Outreach, Harm Reduction and over 400 Fentanyl Test Strips Were Distributed at WeHo Halloween Carnaval

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    Safe West Hollywood Community Coalition (SWHCC) set up a booth in the heart of West Hollywood to distribute fentanyl test strips, free condoms and other harm reducing treats during the WeHo Halloween Carnaval on Halloween night.

    SWHCC, a branch of the West Hollywood Project, partnered with My 12 Step Store, the City of West Hollywood Social Services Division, APLA Health, and Being Alive, to provide a safe space for carnival attendees who are either in the recovering community, or people who just wanted to take a break from the madness.

    My 12 Step Store set up a lit backdrop to attract attendees, giving them an opportunity to take selfies. Those who gathered at 8730 Santa Monica Boulevard, had an opportunity to learn about the dangers of fentanyl-laced drugs, and the life-saving components of Narcan (naloxone), an opioid antagonist used for the complete or partial reversal of opioid overdose, including respiratory depression. Narcan is also used for diagnosis of suspected or known acute opioid overdose and also for blood pressure support in septic shock. Other items included, condoms, toiletries, and information on substance abuse recovery services.

    “It was definitely a team effort and I feel like together we worked to keep people safe and hopefully save some lives,” Alexis Sanchez, Prevention Coordinator for the West Hollywood Project, told WEHO TIMES. “From our supplies alone we distributed roughly 400 fentanyl test strips, not counting the ones APLA distributed; 300 condoms, and 22 units of Narcan. Those numbers might not seem huge but I always say, if we saved even one life or kept one person from picking up a STI, then our efforts were 100 percent worth it.”
    It is also worth noting that Sanchez worked tirelessly the entire night speaking with the public. She lost her voice towards the end of the night after spending hours doing community centric work. She did numerous five-minute Narcan demonstrations, handed out resources guides, information on PrEP and engaged the community about the safety measures they can take if they chose to do drugs that night, because she believes that no one should have to die from a drug overdose.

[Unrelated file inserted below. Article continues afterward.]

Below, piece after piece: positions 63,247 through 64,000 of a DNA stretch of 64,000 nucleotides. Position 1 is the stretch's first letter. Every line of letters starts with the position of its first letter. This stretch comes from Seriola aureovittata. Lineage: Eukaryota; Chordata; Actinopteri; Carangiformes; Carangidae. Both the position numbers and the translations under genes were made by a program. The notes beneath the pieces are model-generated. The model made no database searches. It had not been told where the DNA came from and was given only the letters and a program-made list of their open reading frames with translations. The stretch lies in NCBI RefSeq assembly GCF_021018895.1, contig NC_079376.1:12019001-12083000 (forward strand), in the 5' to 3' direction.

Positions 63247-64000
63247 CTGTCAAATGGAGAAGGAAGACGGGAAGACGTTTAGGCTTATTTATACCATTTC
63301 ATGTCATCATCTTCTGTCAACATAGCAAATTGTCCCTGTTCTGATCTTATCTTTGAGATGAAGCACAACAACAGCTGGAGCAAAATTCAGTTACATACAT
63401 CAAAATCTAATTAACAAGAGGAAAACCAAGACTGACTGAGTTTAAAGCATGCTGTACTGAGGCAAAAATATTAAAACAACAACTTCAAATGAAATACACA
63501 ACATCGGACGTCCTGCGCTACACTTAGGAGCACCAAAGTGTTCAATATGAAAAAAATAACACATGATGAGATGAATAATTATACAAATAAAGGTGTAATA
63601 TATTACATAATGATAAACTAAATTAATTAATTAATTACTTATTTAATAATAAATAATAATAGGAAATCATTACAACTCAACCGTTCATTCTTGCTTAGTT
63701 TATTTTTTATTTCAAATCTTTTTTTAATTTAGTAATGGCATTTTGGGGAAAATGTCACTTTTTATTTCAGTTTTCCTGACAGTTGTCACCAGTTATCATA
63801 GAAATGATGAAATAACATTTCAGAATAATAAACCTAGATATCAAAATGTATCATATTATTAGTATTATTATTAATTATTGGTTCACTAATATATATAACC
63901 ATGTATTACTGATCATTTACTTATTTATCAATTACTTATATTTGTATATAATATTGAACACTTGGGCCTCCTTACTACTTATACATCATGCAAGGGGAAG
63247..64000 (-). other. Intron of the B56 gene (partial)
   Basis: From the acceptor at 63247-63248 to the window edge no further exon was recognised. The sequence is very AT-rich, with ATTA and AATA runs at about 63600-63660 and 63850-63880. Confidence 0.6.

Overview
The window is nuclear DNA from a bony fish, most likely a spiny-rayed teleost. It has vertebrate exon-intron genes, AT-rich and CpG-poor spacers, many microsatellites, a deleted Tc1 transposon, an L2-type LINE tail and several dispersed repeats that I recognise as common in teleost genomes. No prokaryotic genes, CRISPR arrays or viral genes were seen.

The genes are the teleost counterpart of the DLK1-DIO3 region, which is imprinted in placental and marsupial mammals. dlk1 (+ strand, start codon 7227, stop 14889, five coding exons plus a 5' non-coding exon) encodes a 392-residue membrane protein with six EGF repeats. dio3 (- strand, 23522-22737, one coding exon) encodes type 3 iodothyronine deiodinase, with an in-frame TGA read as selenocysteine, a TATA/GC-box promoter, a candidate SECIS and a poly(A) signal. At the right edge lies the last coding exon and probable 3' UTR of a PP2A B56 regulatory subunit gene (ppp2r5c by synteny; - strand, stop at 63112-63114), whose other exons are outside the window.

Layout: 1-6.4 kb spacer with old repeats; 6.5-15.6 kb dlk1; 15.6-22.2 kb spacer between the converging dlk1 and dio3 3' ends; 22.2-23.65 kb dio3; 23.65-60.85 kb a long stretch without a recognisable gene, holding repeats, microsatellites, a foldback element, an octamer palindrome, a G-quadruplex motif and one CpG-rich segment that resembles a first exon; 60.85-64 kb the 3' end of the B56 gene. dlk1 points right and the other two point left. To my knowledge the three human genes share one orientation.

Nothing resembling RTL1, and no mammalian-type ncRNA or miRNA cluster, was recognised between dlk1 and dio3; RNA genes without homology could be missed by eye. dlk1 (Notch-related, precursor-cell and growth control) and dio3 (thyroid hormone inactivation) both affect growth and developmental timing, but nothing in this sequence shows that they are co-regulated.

SWHCC is made up of a group of residents, substance use prevention professionals and treatment providers. The community coalition launched earlier this year to advocate for policies and resources geared toward reducing drug and alcohol problems in West Hollywood. One of the group’s main focuses is methamphetamines (meth).

    The SWHCC is developing a ‘Meth Report Card’ that will quantify key metrics like meth overdoses and mortality rates in West Hollywood. The Meth Report Card will be released right before a Meth Town Hall scheduled for February next year. The SWHCC is partnering with the City to host the Meth Town Hall, where community leaders and activists, elected officials, nonprofit representatives, and concerned citizens can come together and discuss ways to combat meth use in West Hollywood.

    The West Hollywood Project, an initiative funded by the L.A. County Department of Public Health to reduce drug and alcohol problems in West Hollywood, surveyed hundreds of people over the last several years at their large-scale, alcohol- and drug- free community events #BOOM! and #SIZZLE! to gauge opinions about substance abuse in the City.

    The results show more than 67% of people surveyed at #SIZZLE! (part of the LA Pride Festival) and more than 50% of people who attended #BOOM! (a New Years Eve gala) between 2014 and 2019 believe meth misuse is prevalent in West Hollywood. A majority of #BOOM! attendees believed open meth use in bars, clubs and community events is the substance abuse harming West Hollywood the most.

    The Meth Town Hall is scheduled for Wednesday February 12, 2020, 5pm – 10pm at West Hollywood City Council Chambers, 625 N. San Vicente Blvd., West Hollywood, CA 90069.

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